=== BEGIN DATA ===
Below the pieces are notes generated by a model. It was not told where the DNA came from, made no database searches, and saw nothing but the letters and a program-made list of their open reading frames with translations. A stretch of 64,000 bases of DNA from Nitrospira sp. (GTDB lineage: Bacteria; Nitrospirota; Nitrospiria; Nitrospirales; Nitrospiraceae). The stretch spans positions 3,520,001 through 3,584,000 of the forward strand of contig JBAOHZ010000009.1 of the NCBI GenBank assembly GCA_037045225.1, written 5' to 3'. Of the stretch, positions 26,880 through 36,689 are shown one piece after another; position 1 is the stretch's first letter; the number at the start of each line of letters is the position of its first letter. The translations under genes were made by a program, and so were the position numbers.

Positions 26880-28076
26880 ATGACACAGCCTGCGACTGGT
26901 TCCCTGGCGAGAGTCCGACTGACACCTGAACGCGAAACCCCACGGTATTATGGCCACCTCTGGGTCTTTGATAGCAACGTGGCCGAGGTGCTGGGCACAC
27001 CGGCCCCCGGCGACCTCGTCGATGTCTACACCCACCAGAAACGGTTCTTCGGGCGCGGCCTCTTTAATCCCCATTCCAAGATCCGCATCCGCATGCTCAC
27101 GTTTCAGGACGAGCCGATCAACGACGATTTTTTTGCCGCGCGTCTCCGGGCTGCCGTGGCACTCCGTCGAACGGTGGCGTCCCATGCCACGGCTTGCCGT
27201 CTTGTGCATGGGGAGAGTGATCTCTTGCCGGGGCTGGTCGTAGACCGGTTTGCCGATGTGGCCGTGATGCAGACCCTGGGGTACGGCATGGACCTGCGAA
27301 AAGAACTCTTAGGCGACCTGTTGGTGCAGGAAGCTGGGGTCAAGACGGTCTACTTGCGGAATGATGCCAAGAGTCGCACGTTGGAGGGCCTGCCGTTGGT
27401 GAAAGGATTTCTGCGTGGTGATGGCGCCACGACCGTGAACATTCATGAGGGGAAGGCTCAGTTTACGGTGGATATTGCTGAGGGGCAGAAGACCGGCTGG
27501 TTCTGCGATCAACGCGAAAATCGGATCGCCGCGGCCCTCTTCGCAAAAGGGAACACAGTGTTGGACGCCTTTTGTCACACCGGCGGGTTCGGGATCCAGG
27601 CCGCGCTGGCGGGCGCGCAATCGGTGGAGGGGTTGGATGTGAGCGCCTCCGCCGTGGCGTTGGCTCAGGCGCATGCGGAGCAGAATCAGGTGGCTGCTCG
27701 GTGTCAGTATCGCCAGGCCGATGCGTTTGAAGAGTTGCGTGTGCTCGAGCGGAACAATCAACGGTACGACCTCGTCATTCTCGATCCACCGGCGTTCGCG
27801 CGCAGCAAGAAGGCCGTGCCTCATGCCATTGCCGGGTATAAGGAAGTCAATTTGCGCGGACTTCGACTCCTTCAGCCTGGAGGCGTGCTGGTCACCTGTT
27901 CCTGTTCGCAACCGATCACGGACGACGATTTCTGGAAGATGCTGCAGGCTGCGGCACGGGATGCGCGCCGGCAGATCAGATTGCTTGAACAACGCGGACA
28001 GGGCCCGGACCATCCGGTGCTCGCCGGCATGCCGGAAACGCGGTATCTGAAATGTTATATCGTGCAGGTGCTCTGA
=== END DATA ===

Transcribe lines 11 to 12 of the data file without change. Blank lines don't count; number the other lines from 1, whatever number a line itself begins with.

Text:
27601 CCGCGCTGGCGGGCGCGCAATCGGTGGAGGGGTTGGATGTGAGCGCCTCCGCCGTGGCGTTGGCTCAGGCGCATGCGGAGCAGAATCAGGTGGCTGCTCG
27701 GTGTCAGTATCGCCAGGCCGATGCGTTTGAAGAGTTGCGTGTGCTCGAGCGGAACAATCAACGGTACGACCTCGTCATTCTCGATCCACCGGCGTTCGCG